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About Flood Insurance and How Much it Costs in Massachusetts

Apr 29, 2022 5:31:33 PM

Flooding is not only the most common natural disaster in the United States. It is also one of the most costly.

About Massachusetts Flood InsuranceHomeowner's insurance policies do not typically cover flood damage. To protect your home and belongings in the event of a flood requires a separate flood insurance policy.

Knowing how to buy flood insurance is the first step in helping you to protect yourself financially against potentially catastrophic flood damage. Read on to learn what flood insurance is, how to purchase it, who needs it, and when it's needed. This article also will examine the cost of Massachusetts flood insurance.

 

What is Flood Insurance? 

 

The National Flood Insurance Program (NFIP) is a federal program managed by FEMA. The NFIP provides insurance to help reduce the socio-economic impacts of floods. Though administered by FEMA, NFIP is delivered to homeowners by a national network of more than fifty insurance companies and through NFIP Direct.

The essential design feature of the NFIP is that communities are not required to participate in the program by any law or regulation. Instead, communities in the United States voluntarily participate in the NFIP to secure access to the primary flood insurance offered by the NFIP.

Your home and your personal belongings are your most important financial assets. Floods can happen anywhere and at any time. 

If your home is one of the 13 million American homes located in a high-risk flood area, you have a 26 percent chance of flooding during the time of a 30-year mortgage. That's far greater than the 10 percent risk of experiencing a fire during the same timeframe.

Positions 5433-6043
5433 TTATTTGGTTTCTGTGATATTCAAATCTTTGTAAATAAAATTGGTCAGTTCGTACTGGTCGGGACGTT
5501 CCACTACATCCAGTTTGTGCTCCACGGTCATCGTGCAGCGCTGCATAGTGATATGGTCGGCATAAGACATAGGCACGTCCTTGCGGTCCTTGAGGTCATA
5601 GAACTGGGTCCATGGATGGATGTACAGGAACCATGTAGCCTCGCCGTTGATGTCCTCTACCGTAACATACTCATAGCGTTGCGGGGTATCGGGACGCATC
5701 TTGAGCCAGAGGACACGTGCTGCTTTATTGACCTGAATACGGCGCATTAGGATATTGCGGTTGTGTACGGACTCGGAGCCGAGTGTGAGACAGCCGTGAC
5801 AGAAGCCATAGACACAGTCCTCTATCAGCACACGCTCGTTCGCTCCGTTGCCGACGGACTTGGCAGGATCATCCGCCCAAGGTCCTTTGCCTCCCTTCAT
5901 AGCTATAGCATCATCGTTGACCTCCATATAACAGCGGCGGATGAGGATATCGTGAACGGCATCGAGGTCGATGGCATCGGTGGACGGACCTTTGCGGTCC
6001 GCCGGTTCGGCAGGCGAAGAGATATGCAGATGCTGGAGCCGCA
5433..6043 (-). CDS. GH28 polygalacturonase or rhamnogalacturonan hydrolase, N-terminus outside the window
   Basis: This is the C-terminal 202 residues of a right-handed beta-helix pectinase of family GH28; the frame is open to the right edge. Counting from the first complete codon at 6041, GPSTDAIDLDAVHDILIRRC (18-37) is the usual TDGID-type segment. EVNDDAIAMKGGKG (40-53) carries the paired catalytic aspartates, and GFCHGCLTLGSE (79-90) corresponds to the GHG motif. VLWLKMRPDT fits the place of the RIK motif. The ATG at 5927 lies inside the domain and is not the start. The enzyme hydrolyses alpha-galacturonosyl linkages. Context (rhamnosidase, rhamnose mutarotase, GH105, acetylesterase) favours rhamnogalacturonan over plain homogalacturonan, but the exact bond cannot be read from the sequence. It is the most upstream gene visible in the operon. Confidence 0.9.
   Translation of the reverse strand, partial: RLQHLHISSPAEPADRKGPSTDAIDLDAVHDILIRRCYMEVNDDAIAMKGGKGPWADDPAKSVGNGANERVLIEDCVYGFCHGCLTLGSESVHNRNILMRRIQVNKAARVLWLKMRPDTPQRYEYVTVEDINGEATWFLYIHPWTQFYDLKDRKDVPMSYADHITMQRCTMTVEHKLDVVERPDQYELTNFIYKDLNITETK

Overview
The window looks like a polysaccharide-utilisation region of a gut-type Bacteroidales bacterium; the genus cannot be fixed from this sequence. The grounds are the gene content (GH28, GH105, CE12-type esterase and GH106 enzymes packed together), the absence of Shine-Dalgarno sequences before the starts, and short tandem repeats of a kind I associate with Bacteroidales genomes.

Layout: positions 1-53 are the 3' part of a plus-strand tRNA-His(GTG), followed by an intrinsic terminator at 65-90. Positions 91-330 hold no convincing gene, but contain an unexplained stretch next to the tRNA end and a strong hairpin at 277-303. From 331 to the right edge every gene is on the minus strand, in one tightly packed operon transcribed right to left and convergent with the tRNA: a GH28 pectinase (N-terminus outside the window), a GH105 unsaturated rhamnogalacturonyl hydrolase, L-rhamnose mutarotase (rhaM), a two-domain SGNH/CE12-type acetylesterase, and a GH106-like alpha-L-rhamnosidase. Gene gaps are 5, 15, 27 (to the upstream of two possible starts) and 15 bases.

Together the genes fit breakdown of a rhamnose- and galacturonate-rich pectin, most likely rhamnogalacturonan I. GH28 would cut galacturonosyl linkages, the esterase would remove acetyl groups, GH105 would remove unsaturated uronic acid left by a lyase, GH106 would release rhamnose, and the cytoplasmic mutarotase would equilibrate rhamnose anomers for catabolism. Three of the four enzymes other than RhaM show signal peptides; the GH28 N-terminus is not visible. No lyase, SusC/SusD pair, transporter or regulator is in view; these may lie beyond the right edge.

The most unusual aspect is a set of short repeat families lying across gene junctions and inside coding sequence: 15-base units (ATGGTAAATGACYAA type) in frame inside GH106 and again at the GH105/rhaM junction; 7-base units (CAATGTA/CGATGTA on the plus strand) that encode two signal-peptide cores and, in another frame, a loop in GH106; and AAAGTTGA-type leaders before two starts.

Just one inch of water pooled in a single-family, 1,000 square-foot home can cause nearly $11,000 worth of damage. In a 2,500 square-foot, single-family house, one foot of water can generate more than $29,000 in damage. Statistics show that people who live outside high-risk areas file more than 25 percent of flood claims nationwide.

Most homeowners' policies do not cover flood damage. Flood insurance is a separate policy written to protect buildings, their contents, or both.

Flood insurance can help property owners to recover faster when floodwaters recede. The NFIP works with communities required to enforce floodplain management regulations to help mitigate the effects of flooding. A flood insurance policy is available to anyone living in NFIP participating communities in Massachusetts and nationwide. Homes in high-risk areas with mortgages received from government-backed lenders must have flood insurance to receive funds.